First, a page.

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    Community List Overview

    Community members can reside on different networks and in different autonomous systems. BGP enables you to define the community to which a prefix belongs. A prefix can belong to more than one community. The community attribute lists the communities to which a prefix belongs.

    When a route is learned, advertised, or redistributed, a BGP device can set, append, or modify the community of a route. When routes are aggregated, the resulting BGP update contains a community attribute that contains all communities from all the aggregated routes (if the aggregate is an AS-set aggregate).

    Several well-known communities are predefined. Table 1 describes how a BGP device handles a route on the basis of the setting of its community attribute.

    Table 1: Action Based on Well-Known Community Membership

    Well-Known Community

    BGP Device Action

    no-export

    Does not advertise the route beyond the BGP confederation boundary

    no-advertise

    Does not advertise the route to any peers, IBGP, or EBGP

    local-as (also known as no-export-subconfed)

    Does not advertise the route to any external peers

    internet

    Advertises this route to the Internet community; by default, all prefixes are members of the Internet community

    In addition to the well-known communities, you can define local-use communities, also known as private communities or general communities. These communities serve as a convenient way to categorize groups of routes to facilitate the use of routing policies. The community attribute consists of four octets, but it is common practice to designate communities in the AA:NN format. The autonomous system number (AA) comprises the higher two octets, and the community number (NN) comprises the lower two octets. Both are expressed as decimal numbers. For example, if a prefix in AS 23 belongs to community 411, the attribute could be expressed as 23:411. Use the ip bgp-community new-format command to specify that the show commands display communities in this format. You can also use a regular expression to specify the community attribute.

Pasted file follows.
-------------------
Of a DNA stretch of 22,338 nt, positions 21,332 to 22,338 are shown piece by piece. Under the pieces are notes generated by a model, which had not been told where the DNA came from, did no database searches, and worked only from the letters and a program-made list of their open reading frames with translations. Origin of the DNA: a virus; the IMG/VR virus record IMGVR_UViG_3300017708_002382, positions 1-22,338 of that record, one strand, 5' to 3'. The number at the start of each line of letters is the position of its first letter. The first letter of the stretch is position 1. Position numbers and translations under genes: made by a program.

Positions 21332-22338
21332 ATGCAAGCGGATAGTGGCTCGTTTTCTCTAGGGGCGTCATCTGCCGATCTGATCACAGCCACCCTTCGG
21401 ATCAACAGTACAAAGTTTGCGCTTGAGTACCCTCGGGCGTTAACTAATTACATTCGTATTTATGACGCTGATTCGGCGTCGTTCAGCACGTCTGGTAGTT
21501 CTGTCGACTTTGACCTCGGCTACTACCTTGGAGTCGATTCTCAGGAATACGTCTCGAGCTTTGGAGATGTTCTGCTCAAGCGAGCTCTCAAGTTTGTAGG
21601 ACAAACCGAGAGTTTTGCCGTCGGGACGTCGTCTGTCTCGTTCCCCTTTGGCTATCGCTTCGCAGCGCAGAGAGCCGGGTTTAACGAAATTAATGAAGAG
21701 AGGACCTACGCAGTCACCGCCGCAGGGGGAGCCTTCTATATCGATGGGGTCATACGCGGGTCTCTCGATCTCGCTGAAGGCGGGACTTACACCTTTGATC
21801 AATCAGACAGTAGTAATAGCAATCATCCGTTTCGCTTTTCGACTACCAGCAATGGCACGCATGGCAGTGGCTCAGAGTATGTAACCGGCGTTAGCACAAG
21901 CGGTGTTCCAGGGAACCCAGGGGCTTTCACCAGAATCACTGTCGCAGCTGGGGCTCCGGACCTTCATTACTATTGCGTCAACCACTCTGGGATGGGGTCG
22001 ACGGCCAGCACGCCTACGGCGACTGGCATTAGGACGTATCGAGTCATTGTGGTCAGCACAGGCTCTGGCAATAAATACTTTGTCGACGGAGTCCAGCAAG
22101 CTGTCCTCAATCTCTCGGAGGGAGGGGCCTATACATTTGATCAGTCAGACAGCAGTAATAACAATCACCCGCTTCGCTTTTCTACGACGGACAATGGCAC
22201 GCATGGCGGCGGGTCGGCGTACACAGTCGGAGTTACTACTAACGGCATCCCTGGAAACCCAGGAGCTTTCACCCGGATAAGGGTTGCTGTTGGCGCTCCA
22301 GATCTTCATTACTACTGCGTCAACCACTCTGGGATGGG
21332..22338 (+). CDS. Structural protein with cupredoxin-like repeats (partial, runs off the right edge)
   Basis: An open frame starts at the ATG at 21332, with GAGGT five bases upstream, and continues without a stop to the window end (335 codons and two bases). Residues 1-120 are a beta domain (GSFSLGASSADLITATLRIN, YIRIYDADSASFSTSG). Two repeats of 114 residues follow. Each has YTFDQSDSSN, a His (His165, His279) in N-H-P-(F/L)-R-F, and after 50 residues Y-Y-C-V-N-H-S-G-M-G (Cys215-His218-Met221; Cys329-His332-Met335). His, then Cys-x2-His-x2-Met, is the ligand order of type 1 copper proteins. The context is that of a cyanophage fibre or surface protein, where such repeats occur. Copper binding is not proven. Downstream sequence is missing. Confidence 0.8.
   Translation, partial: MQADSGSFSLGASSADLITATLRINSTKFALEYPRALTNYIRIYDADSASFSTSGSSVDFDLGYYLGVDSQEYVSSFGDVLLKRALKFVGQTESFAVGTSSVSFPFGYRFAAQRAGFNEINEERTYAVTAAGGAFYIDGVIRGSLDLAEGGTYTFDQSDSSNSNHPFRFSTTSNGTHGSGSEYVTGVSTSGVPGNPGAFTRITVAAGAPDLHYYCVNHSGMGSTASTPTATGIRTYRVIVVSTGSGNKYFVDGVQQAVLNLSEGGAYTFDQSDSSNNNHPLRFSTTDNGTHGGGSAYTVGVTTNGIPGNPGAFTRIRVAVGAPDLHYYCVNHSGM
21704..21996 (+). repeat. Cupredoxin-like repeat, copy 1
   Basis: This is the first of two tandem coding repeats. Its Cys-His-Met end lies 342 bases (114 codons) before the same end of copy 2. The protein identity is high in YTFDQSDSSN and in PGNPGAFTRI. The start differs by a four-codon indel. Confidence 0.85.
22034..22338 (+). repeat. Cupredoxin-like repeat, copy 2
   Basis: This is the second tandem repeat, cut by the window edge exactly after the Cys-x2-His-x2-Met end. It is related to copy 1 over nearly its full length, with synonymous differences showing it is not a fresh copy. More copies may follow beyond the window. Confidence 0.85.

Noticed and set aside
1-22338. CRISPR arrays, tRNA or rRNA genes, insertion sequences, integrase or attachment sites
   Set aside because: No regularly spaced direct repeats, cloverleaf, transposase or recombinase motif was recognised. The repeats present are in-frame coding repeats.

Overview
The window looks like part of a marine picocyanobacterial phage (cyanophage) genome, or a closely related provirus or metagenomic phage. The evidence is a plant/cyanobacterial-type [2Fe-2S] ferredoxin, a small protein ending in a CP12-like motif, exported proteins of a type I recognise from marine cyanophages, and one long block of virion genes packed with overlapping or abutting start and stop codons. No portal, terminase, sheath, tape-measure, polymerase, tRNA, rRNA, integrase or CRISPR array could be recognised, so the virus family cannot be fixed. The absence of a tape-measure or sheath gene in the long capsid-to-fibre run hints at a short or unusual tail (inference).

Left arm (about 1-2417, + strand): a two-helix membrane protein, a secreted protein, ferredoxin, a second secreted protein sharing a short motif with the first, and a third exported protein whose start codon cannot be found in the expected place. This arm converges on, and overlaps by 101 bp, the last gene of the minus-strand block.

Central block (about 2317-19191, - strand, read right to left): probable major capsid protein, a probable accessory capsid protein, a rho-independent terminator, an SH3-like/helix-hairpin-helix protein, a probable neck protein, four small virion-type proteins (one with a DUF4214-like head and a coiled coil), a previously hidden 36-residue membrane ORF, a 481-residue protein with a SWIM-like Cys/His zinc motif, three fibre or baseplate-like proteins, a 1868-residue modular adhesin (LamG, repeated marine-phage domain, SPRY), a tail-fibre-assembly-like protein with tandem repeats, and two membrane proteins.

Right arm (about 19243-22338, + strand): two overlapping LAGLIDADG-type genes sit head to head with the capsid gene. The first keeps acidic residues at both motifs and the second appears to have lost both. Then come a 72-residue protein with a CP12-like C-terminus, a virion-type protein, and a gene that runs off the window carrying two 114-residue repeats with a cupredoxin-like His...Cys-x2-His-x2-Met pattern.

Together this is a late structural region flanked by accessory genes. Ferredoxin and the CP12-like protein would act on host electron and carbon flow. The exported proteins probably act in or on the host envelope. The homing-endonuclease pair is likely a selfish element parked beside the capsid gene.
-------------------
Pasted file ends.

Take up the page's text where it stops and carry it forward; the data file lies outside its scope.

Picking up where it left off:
Use the set community command in route maps to configure the community attributes. You can add one or more communities to the attribute, or you can use the list keyword to add a list of communities to the attribute. By default, the community attribute is not sent to BGP peers. To send the community attribute to a neighbor, use the neighbor send community command.

    A community list is a sequential collection of permit and deny conditions. Each condition describes the community number to be matched. If you issued the ip bgp-community new-format command, the community number is in AA:NN format; otherwise, it is in decimal format (the hexadecimal octets converted to decimal).

    The router tests the community attribute of a route against each condition in a community list. The first match determines whether the router accepts (the route is permitted) or rejects (the route is denied) a route that has the specified community. Because the router stops testing conditions after the first match, the order of the conditions is critical. If no conditions match, the router rejects the route.

    Published: 2014-08-12